}

Table 5. VTD-XML vs. Xerces DOM: Comparing navigation performances.

The timing results, shown in Table 6, demonstrate that VTD-XML’s random access capability is quite similar to DOM. Even for XML documents exceeding 400 MB in size (for which DOM simply runs of gas) VTD-XML doesn’t miss a beat in its ability to jump between different nodes in the document hierarchy, and the navigation latency scales linearly with the size of the document.

File Name (Size )  Navigation Performance VTD-XML  Navigation Performance DOM
po.xml (70.3 MB)  241.4ms  303.9ms
po_huge.xml (405.60MB)  1303.2ms  N/A (Out of Memory)

Table 6. Navigation performance summary.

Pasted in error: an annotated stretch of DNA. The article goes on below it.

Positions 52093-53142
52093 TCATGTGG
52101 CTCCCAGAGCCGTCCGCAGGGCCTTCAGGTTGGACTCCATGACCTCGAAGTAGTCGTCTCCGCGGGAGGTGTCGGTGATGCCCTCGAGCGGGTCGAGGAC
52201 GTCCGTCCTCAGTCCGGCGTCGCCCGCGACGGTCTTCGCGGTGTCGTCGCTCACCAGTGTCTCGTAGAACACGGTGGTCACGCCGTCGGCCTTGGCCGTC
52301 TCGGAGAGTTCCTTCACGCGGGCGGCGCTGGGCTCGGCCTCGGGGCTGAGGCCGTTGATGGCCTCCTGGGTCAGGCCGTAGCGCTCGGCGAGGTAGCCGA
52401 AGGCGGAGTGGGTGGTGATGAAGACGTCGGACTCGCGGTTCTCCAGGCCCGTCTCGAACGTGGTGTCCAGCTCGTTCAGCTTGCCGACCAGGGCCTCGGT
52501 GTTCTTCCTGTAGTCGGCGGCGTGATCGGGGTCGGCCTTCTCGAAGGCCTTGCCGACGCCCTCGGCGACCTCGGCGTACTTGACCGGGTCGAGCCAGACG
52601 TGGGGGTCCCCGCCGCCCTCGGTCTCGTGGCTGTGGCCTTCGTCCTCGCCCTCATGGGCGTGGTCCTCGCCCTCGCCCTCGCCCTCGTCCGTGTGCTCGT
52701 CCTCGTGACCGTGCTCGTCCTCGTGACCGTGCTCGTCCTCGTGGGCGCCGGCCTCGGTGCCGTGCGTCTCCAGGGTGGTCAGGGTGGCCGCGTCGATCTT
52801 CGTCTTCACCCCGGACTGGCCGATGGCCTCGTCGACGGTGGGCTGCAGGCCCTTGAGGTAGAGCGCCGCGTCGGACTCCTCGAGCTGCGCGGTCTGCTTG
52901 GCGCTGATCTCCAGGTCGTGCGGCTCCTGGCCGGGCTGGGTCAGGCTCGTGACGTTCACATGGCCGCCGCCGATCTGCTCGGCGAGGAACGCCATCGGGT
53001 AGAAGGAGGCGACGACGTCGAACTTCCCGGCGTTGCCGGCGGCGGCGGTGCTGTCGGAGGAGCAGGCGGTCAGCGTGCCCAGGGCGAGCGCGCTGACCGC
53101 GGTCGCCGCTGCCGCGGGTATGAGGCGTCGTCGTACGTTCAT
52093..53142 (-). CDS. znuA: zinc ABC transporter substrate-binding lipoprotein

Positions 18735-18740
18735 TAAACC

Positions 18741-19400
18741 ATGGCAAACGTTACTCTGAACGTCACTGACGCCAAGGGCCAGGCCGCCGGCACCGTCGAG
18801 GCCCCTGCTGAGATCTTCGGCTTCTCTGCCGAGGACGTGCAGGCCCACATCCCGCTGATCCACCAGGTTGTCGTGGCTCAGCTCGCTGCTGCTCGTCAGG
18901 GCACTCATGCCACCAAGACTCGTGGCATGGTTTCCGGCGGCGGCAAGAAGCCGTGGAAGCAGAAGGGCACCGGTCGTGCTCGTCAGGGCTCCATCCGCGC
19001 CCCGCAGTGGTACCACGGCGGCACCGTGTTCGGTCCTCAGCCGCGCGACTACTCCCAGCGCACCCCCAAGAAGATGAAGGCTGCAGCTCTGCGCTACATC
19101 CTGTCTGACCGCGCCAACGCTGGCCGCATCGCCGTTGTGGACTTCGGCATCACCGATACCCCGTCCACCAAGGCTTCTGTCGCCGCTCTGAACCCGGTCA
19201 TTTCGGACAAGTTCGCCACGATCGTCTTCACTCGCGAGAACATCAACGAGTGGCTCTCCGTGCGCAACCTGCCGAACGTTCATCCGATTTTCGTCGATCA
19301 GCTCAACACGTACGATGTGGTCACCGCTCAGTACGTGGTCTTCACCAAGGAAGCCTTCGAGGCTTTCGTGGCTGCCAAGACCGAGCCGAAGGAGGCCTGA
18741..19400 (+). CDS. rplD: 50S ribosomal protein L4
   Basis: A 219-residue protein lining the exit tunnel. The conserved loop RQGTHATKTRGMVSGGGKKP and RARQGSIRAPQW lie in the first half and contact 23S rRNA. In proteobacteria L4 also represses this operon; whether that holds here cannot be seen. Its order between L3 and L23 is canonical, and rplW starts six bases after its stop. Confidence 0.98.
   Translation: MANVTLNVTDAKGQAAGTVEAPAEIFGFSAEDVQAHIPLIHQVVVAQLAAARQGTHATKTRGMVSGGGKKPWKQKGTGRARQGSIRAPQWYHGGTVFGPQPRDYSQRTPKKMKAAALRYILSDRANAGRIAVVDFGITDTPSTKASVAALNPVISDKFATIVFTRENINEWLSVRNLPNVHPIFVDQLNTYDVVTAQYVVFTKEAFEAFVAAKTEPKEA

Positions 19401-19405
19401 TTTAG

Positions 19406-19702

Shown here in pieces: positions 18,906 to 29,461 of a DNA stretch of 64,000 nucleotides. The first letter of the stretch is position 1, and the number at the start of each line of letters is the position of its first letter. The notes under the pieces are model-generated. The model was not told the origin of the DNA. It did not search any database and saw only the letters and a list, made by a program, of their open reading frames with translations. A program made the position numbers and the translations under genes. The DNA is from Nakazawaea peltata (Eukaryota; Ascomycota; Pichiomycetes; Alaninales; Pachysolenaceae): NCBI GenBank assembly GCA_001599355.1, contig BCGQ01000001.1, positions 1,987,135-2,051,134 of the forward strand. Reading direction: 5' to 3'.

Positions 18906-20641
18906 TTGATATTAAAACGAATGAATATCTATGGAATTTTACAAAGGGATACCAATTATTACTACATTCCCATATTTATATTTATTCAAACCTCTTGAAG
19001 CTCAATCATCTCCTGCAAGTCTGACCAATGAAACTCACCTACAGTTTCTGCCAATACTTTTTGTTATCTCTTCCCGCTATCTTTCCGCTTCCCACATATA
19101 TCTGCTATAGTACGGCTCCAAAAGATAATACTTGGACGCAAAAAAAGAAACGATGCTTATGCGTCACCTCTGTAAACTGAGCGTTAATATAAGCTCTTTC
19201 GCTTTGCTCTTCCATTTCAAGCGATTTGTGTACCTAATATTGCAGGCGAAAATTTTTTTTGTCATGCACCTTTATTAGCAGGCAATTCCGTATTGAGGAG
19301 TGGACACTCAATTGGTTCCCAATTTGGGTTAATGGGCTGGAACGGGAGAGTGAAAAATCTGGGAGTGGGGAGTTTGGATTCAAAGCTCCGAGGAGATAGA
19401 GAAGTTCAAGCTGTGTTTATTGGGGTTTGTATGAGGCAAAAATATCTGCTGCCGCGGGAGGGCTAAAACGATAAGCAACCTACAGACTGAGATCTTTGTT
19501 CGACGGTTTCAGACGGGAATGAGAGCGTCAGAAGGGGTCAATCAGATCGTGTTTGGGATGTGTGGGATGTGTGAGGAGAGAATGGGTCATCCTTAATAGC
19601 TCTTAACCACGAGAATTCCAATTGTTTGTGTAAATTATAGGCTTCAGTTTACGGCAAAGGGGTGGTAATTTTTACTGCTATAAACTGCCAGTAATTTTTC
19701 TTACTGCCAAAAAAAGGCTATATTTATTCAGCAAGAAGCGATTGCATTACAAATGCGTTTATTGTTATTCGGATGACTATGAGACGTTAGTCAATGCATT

What Does All This Mean For You?
How will using VTD-XML change the way you do things? VTD-XML will first affect your choice of processing model. VTD-XML exposes the key weakness of SAX?lack of random access. So, unless the XML document is too big to load into memory, you no longer have any incentives to go with SAX. Written in VTD-XML, your program code should be shorter, cleaner, and less bug-prone. And because VTD-XML’s benefits apply to XML documents of different sizes and complexity, you no longer have to switch between the radically different parsing styles of DOM and SAX. This makes it easier to accomplish anything that XML, by design, allows you to do. Click here to download a representative example XML file and test it out yourself.

Switching to VTD-XML also brings instant hardware upgrade. If you have been thinking about adding more boxes to keep up with the growing amount of XML, writing your applications in VTD-XML may be all you need. Whether it is batch processing or real time transactions, VTD-XML should help you squeeze out every drop of efficiency and make your applications run smoother and more responsive.